Although many teachers requested this experience, we soon learned we were competing with other summer activities. Thus, we offered incentives: college credit for completing Teachers in Business and a $500 stipend that could be applied to tuition or taken as cash. Interestingly, we had far less difficulty recruiting businesses, even though they had to contribute $600 for each teacher they "hired." We attribute this to the assistance of our principal partners in the project, the Chamber of Commerce and Stearns-Benton Employment and Training Council.
As Teachers in Business began, business representatives were uncertain about what teachers wanted to learn. Teachers knew little about the businesses hiring them. To relieve concerns, we scheduled time for each teacher and business partner to discuss expectations and duties and map out a work schedule. When the teachers completed internships, each pair described the three-week experience at a debriefing. Common themes included trust, friendship, understanding, and a renewed commitment to relevant classroom instruction.

Classroom Applications

Both the Relevance Counts Institute and Teachers in Business program gave teachers the knowledge and confidence to change their lessons in areas such as problem solving, communication, and social responsibility. One 5th grade teacher who worked at a bank emphasized accuracy in her math classes the following year. She explained how tellers are accountable for their computations and that seemingly insignificant errors are critical to the bank and its customers. For the entire school year, she required students to keep a math ledger with simulated banking transactions. It was an important tool for teaching concepts related to simple and compound interest.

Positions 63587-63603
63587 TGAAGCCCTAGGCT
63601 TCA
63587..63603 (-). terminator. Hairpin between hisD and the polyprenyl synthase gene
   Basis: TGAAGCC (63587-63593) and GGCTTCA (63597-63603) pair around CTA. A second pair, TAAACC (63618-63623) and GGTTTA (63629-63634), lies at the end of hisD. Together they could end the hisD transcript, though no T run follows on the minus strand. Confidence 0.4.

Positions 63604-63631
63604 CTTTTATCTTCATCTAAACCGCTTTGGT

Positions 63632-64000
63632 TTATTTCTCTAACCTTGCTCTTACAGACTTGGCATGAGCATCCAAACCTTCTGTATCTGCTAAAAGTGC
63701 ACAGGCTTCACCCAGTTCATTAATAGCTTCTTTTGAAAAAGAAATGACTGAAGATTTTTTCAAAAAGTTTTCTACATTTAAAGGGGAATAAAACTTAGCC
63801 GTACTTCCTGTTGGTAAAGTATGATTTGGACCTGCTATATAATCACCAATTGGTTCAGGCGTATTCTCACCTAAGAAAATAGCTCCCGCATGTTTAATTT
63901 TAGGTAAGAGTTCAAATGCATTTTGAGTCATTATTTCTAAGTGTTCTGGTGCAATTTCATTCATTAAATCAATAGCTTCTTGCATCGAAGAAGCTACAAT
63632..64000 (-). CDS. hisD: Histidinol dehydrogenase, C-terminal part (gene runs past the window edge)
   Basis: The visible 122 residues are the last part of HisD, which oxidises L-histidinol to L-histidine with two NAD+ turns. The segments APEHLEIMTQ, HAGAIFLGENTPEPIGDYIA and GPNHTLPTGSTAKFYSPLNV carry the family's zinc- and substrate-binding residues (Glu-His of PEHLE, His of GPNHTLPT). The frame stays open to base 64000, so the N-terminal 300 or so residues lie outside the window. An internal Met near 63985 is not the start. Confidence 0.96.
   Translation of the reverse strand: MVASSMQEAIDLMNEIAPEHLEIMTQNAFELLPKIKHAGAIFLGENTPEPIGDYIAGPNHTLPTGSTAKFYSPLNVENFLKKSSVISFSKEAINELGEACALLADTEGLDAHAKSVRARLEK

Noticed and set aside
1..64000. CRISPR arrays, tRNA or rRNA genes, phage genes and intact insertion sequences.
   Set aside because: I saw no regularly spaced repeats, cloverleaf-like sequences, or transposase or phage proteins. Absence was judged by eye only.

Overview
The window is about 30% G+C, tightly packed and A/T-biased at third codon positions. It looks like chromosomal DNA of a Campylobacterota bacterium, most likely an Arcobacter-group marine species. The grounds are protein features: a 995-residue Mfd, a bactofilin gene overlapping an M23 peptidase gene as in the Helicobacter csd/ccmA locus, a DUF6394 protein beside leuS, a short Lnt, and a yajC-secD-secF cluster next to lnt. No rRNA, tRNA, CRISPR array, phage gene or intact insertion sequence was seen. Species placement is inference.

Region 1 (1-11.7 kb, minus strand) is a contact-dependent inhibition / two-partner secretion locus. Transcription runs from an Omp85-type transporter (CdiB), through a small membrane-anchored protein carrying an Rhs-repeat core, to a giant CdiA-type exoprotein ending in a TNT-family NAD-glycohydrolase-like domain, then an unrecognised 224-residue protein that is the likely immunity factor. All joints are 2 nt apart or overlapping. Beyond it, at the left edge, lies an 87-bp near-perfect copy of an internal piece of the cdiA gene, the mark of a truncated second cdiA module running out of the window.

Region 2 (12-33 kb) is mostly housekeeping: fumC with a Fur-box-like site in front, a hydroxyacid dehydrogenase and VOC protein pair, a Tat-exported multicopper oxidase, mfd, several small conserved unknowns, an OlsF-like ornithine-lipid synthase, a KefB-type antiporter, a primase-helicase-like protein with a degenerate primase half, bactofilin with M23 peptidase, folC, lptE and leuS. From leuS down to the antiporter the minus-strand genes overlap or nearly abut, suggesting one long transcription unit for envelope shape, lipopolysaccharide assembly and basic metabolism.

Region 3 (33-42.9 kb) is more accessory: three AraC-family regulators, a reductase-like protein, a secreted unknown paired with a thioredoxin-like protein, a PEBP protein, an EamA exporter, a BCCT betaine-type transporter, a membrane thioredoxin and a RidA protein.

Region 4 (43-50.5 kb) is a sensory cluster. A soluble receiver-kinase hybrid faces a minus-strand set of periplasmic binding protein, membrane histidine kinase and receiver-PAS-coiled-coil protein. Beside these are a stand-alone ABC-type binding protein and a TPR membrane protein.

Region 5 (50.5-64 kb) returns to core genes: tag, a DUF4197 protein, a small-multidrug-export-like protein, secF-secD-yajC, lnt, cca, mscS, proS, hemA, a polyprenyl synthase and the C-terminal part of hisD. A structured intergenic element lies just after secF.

A senior high math teacher worked at a manufacturing plant that builds large automated machines. The company specializes in machining metal to tolerances of several thousandths of a millimeter. The teacher observed construction of one of these machines from the design phase to assembly. Impressed with how groups of employees worked together to solve problems, he incorporated more group problem-solving activities into his classes.
Other teachers involved students in more applied problem-solving situations, devoted additional time to estimating, and reemphasized metrics. Many teachers also created interdisciplinary projects, such as writing reports in language arts based on data collected in science class and analyzed in math class.
One of the most far-reaching benefits occurred in an elementary school. Struck by the amount of time employees of a financial institution spent developing short- and long-term goals, an elementary teacher and her principal initiated a similar process. During staff meetings, participants prioritized ways to make the school more productive. Then they incorporated their objectives into action plans for the coming year. This approach unified staff, built a feeling of ownership in the school, and motivated teachers to change their teaching.
Business sponsors benefited from the program, too. During informal conversations, teachers described how Graduation Standards might affect employees' children. One CEO invited a teacher to tell employees how her students profited from parent involvement. Several businesses asked teachers to emphasize to students and other educators the fact that many technical and professional vocations are open to hardworking employees without four-year degrees.
The Relevance Counts Institute and Teachers in Business program are important forums where teachers and employers can work together. They're also the first steps toward helping students see the connections between what they learn in school and skills needed at work. Now, when students ask "Why do we have to learn this stuff?" teachers feel more confident than ever replying, "Because your job may depend on it!"

Brian A. Bottge has been a contributor to Educational Leadership.